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Re: 2010 ICT discussion

Post by Susan » Sun Apr 11, 2010 6:20 pm

It also sort of messes with the packet feng shui to have a bunch of history/CE/politics questions to which the answer is a nation when there are also more than one or two literature questions to which the answer is something geographical (a city or a nation). I'm not sure how many of these there were in the set, but there were enough that people were commenting.

Also, and I'm not asking this sarcastically or anything, but are there people out there who enjoy bonuses like the one in D1 to which the answers were Dvorak/Florida Panthers/Rilke (I think those were the answers, at least; feel free to correct me if I screwed it up). There was a similar one featuring some academic part, David Bowie, and perhaps a film third part. When I read those bonuses, it seemed like people felt pretty jerked around by them (I think hearing them in a timed format exacerbates this feeling), and I recall other people being unhappy with the Dvorak/Panthers/Rilke bonus.
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Re: 2010 ICT discussion

Post by grapesmoker » Sun Apr 11, 2010 6:40 pm

myamphigory wrote:Also, and I'm not asking this sarcastically or anything, but are there people out there who enjoy bonuses like the one in D1 to which the answers were Dvorak/Florida Panthers/Rilke (I think those were the answers, at least; feel free to correct me if I screwed it up).
This is completely fucking stupid and I loathed this bonus with every fiber of my being.
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Re: 2010 ICT discussion

Post by Mechanical Beasts » Sun Apr 11, 2010 7:22 pm

They are mildly amusing (and not poisonous when they're 100% academic), and I guess if you're having trouble filling the distribution you are probably better off writing one of these than a bonus that is pure-category but shitty or pure-category but too hard, but I really don't see a good argument in favor of actively choosing to include them.
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Re: 2010 ICT discussion

Post by Matt Weiner » Sun Apr 11, 2010 7:24 pm

When writing FICHTE, I found that such questions are a good/the only way to fill out a mandatory GK distribution. I don't see what's so odious about them compared to any other question that might be categorized as "mixed impure academic;" obviously, that leaves open the question of how large such a category needs to be in the first place.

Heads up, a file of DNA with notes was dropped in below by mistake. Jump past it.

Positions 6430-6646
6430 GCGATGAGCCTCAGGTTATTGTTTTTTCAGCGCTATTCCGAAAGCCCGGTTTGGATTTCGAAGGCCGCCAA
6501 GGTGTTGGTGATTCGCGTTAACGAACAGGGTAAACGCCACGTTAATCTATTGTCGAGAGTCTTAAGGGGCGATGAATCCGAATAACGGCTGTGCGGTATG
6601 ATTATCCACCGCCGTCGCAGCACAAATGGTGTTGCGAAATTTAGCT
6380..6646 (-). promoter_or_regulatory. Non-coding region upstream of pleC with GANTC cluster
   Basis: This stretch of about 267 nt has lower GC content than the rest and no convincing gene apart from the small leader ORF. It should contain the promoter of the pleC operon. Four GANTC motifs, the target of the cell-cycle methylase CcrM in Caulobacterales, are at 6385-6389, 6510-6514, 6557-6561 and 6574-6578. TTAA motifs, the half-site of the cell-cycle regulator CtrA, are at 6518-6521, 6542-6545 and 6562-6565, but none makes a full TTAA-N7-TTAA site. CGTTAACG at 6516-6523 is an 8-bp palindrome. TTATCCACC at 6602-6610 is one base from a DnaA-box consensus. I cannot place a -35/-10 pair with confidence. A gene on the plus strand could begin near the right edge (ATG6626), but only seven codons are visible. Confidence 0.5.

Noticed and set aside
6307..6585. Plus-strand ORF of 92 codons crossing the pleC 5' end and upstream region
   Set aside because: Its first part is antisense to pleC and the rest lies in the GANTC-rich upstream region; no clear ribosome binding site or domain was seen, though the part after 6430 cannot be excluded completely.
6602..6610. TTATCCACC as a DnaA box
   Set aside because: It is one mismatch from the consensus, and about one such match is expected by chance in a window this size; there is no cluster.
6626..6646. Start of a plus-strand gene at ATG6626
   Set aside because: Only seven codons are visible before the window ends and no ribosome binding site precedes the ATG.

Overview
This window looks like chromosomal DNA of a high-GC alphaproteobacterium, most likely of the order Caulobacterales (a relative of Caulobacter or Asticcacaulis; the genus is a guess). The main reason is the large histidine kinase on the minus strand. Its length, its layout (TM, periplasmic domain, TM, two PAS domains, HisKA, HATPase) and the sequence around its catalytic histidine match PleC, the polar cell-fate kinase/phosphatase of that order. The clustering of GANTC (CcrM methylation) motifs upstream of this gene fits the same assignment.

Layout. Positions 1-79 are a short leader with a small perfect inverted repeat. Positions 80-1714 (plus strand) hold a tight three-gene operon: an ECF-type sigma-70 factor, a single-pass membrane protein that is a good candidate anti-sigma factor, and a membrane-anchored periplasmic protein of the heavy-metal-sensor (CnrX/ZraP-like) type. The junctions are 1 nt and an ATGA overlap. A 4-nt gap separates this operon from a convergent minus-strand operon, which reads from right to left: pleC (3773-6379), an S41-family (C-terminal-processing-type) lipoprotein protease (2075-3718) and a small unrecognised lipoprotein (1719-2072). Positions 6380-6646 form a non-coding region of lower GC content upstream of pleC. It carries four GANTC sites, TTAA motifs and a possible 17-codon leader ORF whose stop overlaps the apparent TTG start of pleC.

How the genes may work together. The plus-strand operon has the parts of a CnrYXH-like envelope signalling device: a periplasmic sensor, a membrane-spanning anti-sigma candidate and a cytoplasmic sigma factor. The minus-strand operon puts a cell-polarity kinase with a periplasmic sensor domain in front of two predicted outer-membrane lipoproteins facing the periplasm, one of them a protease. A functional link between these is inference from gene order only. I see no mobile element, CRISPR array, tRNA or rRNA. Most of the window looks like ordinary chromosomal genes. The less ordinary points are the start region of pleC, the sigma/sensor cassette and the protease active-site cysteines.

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Re: 2010 ICT discussion

Post by Cheynem » Sun Apr 11, 2010 7:34 pm

Yeah, I was really sick of literature questions that felt the need to be about "these novels take place in this city" type of thing. Again, I think a few questions like this are okay, but not a lot.

I'm probably in the minority here, but if you're going to have "General Knowledge" bonuses or what have you, I see no problem with a bonus that does something like Dvorak/Panthers/Rilke. Like I think a "Your Choice" bonus for ACF (operating under the no 1/1 Trash clause) could involve some odd mixing of academia/borderline/trash. Again, this is assuming that these things are allowed within the distribution to begin with.
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Re: 2010 ICT discussion

Post by Mechanical Beasts » Sun Apr 11, 2010 7:36 pm

The mandatory GK: distribution is, unfortunately, distinct from the mandatory MI: distribution and the MI:PC: (mixed, can include trash clues) distribution. All three should be smaller, particularly the first and last.
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Re: 2010 ICT discussion

Post by Important Bird Area » Sun Apr 11, 2010 7:38 pm

Crazy Andy Watkins wrote:MI:PC: (mixed, can include trash clues) distribution.
Worth noting that this is "can" and not "must." So we could write all of the MI: questions with pure academic clues.
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Re: 2010 ICT discussion

Post by grapesmoker » Sun Apr 11, 2010 7:39 pm

Matt Weiner wrote:When writing FICHTE, I found that such questions are a good/the only way to fill out a mandatory GK distribution.
Not only do I refuse to believe that this is true, but if it is true it doesn't do anyone any favors either; in fact, if the best result possible under such a requirement is that kind of question, that's pretty good evidence that we should just do away with that category altogether.
I don't see what's so odious about them compared to any other question that might be categorized as "mixed impire academic;" obviously, that leaves open the question of how large such a category needs to be in the first place.
How ironic. What's odious about them is that they are a clear attempt to be "clever," but they're not. It's like going to a museum and seeing a Kincaid between a Rembrandt and a Velazquez because the museum has a policy which requires them to fill empty wall space. It's contrived and stupid.
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Re: 2010 ICT discussion

Post by Not That Kind of Christian!! » Sun Apr 11, 2010 7:46 pm

Matt Weiner wrote:When writing FICHTE, I found that such questions are a good/the only way to fill out a mandatory GK distribution. I don't see what's so odious about them compared to any other question that might be categorized as "mixed impire academic;" obviously, that leaves open the question of how large such a category needs to be in the first place.
Mixed impure academic is pretty obnoxious. A team in my room got all excited for a bonus when they knew the first part cold... and proceeded to 10 it because it changed directions twice. They were pretty bummed. While the bonus on horse parts was pretty dumb, GK questions on one theme are less gimmicky than "hey look the word panther! I think the point to be had here, though, is that GK/the other topics Andy mentioned can't be filled with good questions--with the exception of the occasional "mixed academic" question that doesn't contain some bizarre chimera of trash and academic clues--and should be ditched.